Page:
New York Mayor Rudolph Giuliani is going on the air to urge Americans to come to New York and "paint the town red!"
The ad seems simple enough. It's part of the city's annual winter tourism promotion. But it has infuriated many Democrats, civic groups, and editorial boards who call it an abuse of taxpayer dollars for a self-serving political gimmick.
The mayor brushes off criticism of the $340,000 ad campaign, noting he's been doing such promos for four years. But this is the first time the upbeat ads touting New York's renaissance are running upstate - a key battleground for the coming Senate duel between the Republican mayor and Democrat Hillary Rodham Clinton.
Giuliani critics say the ads represent more than just political opportunism. They charge that the mayor, who built his reputation as a hard-nosed criminal prosecutor, routinely overlooks improprieties or the appearances of improprieties within his own administration - from handing out parking permits to campaign contributors to more serious allegations that City Hall was behind the ouster of a by-the-book city building inspector who clashed with pro-Giuliani real-estate developers.
Mr. Giuliani, who bristles at suggestions that he doesn't hold his own administration to the same high standards he expects of others, defends his tenure as "one of the most honest periods" in the city's history.
In a city where hardball politics is as much a passion as Yankees baseball, impartial observers are hard to come by. But there are those who see some truth in Giuliani's assertion.
"This has been one of the most disciplined administrations we've seen in years," says Joseph Mercurio, a New York-based political consultant who works for both Democrats and Republicans. "He's been very diligent in stamping out any abuses, whether it's with building inspectors or police."
However dismissive of Democratic concerns the mayor may be, each of the issues critics have raised is nonetheless giving Mrs. Clinton fodder for her expected campaign and is heightening concerns among public-interest groups.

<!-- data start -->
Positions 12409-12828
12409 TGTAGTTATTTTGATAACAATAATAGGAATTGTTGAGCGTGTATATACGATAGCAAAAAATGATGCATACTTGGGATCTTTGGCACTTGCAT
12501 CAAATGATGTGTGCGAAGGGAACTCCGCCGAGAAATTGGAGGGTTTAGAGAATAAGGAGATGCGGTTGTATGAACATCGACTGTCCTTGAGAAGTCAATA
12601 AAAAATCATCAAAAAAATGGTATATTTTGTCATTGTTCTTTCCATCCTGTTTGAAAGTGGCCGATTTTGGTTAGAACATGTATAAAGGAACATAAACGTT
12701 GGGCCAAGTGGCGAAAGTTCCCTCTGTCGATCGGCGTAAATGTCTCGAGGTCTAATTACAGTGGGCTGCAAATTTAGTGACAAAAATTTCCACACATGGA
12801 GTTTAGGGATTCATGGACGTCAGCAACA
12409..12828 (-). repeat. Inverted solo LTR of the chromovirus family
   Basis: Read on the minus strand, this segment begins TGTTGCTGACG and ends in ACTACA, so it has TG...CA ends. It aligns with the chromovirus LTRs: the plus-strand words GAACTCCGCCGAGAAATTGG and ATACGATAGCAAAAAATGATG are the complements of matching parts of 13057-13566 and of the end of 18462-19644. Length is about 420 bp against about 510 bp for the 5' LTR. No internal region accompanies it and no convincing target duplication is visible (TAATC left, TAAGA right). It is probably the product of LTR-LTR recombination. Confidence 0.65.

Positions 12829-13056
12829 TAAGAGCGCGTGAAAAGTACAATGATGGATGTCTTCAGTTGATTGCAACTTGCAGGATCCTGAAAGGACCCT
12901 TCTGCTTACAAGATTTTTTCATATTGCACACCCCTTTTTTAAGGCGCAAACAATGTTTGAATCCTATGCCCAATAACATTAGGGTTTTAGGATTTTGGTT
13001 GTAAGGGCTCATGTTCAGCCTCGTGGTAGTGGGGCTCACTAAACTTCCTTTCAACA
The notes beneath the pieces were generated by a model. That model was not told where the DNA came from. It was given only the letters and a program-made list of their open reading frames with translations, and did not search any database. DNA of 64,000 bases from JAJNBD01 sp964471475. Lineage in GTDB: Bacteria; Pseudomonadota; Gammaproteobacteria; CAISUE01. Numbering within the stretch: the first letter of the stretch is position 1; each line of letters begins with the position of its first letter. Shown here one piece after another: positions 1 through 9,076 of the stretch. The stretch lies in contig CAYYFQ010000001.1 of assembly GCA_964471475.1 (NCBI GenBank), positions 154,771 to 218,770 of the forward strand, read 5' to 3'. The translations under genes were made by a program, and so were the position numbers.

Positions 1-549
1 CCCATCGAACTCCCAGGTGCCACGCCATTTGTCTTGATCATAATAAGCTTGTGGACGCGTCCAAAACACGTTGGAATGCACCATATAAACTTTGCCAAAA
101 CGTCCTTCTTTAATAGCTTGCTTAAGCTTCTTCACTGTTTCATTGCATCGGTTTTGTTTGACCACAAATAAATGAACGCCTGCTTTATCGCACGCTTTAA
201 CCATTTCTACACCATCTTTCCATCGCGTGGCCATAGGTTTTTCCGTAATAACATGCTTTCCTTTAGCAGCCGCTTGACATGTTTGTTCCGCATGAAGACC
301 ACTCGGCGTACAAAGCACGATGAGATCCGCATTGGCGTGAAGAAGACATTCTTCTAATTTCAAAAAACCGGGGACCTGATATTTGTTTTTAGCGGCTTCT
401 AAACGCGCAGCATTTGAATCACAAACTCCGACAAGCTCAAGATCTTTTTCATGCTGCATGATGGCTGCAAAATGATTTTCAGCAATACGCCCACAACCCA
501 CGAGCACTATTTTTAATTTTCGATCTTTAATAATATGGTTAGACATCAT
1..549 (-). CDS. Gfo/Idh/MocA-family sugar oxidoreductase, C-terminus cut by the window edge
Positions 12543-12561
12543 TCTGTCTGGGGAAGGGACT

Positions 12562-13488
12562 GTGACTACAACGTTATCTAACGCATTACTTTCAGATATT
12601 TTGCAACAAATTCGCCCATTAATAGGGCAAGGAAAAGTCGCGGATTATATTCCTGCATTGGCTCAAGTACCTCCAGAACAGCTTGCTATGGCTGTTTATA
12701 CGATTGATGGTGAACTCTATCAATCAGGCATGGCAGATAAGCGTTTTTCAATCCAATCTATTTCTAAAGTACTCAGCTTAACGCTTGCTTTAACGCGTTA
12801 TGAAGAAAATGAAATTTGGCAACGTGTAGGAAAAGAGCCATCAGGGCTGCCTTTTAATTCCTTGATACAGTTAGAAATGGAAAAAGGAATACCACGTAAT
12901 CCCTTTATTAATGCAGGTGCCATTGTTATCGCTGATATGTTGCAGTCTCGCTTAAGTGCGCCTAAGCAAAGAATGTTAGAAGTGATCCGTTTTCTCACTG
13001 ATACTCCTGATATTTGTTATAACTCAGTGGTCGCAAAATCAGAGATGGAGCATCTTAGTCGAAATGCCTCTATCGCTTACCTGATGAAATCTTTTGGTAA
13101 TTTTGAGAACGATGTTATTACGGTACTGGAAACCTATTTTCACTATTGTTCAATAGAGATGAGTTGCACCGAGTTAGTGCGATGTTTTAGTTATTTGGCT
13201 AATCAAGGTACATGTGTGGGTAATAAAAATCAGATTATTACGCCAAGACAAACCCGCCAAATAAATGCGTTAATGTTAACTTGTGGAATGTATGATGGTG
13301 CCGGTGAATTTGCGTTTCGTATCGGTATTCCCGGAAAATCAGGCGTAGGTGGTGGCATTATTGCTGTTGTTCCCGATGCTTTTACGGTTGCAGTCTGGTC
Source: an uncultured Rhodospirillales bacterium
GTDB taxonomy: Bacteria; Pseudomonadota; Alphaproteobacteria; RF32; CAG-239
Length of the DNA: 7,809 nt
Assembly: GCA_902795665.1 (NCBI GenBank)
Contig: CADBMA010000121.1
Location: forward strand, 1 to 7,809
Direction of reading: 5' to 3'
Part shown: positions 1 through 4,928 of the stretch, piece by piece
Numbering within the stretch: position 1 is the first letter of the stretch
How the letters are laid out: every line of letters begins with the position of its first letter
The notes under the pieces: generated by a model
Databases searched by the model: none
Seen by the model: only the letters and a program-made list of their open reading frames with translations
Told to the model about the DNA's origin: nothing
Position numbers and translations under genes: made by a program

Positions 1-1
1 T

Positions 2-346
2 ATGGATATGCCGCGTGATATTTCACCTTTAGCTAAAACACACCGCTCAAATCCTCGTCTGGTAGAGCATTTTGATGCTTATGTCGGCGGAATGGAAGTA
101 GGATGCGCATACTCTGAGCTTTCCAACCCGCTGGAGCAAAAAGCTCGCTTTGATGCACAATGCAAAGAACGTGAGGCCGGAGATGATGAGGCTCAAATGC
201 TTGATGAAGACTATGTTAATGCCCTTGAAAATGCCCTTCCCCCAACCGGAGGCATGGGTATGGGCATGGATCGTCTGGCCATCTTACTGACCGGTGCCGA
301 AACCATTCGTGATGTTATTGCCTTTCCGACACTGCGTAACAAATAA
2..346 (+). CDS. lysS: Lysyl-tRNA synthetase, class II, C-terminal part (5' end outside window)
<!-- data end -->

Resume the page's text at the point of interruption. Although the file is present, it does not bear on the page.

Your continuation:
For instance, upon learning that Giuliani was using his New York City promotions upstate, the Clinton campaign was quick to use his own words against him.
In 1993, he condemned then-Mayor David Dinkins for engaging in the same practice. Since then, the city has passed a law forbidding the use of taxpayer-funded ads during a campaign year.
Giuliani even signed the law. But it applies only to city officials in city elections - a loophole not lost on the would-be US senator.
"This is a no-brainer," says Erik Joerss of Common Cause of New York. "It was wrong when Mayor Dinkins did it in '93, and ... it's wrong ... right now. It would be the same as if Hillary was using federal dollars to do it."
But the mayor says such concerns are nothing more than a "highly partisan" effort to "create an uneven playing field." In turn, he attacked the Clinton camp for using "soft money" from the Democratic Party to run ads upstate.
He's been even more dismissive of the parking-permit flap.
The Daily News reported that developer Joseph Spitzer, who raised more than $83,000 for the mayor's 1997 re-election campaign, had a permit that allowed him to park almost anywhere, any time, in the congested city. Such permits are supposedly for government employees only.
"Oh my God, he has a permit to park,..." said Giuliani in mock confession at a recent press briefing. "That's right, I'm a big crook."
Little has been said about it since, but the Clinton campaign did fire off an open letter asking the mayor how an average citizen could get such a permit.
The stir over the city's Building Department, however, has not been so quick to fade.
After a building under construction in Brooklyn collapsed in November, killing one worker and injuring 11, a former city inspector came forward with allegations of political meddling by city hall.
The inspector said he had earlier been forced to resign under pressure from the mayor's office, for refusing to overlook violations at other projects in the same neighborhood.
The Brooklyn district attorney, a Democrat, is now investigating the collapse and the impact of political influence at the Building Department.
Giuliani, who dismisses the probe as politically motivated, says the building inspector was fired for performance only.
The result "will be that everything here was done absolutely, 100 percent honestly, 100 percent ethically," he said last month, "and I am absolutely certain of that."
(c) Copyright 2000. The Christian Science Publishing Society